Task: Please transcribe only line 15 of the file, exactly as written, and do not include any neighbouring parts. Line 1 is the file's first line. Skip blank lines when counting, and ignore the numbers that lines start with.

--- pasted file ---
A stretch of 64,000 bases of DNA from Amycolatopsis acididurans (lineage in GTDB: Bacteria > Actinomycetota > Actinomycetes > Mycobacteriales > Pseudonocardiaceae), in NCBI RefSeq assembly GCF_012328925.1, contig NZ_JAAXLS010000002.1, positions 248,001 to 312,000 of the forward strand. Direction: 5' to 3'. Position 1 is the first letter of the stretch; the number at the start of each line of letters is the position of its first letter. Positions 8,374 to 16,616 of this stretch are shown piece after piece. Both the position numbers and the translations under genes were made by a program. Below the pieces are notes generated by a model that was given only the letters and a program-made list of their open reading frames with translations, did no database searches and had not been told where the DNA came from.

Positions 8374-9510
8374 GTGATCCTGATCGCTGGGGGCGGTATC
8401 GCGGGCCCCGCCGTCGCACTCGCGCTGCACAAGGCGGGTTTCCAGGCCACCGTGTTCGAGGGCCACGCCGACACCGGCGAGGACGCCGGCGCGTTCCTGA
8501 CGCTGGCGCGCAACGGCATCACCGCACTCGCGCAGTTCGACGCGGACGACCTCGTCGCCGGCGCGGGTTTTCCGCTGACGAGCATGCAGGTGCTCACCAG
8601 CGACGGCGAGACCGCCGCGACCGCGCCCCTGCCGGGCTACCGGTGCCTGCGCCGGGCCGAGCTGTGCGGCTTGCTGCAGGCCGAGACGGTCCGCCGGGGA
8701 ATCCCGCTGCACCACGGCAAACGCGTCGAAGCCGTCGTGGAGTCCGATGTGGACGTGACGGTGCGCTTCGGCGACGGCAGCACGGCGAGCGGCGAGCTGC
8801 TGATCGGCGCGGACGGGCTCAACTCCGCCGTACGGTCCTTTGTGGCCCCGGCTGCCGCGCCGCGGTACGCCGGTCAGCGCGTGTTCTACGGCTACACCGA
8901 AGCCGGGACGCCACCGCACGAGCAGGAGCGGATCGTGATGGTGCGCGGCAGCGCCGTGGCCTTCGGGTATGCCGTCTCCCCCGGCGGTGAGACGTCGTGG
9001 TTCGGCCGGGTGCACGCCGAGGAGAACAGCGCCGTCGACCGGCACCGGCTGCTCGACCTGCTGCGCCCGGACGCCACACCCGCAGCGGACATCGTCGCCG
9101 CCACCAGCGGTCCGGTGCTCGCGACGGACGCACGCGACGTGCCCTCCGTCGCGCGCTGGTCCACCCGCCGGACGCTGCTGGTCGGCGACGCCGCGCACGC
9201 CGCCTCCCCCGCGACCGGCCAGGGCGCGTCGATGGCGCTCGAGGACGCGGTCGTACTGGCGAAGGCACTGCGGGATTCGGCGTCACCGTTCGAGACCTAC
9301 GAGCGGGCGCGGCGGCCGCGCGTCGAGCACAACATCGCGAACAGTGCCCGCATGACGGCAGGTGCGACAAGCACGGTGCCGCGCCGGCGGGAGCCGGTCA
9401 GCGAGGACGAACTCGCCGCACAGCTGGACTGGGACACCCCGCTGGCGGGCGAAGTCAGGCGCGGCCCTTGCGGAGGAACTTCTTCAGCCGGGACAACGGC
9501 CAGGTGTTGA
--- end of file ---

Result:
9501 CAGGTGTTGA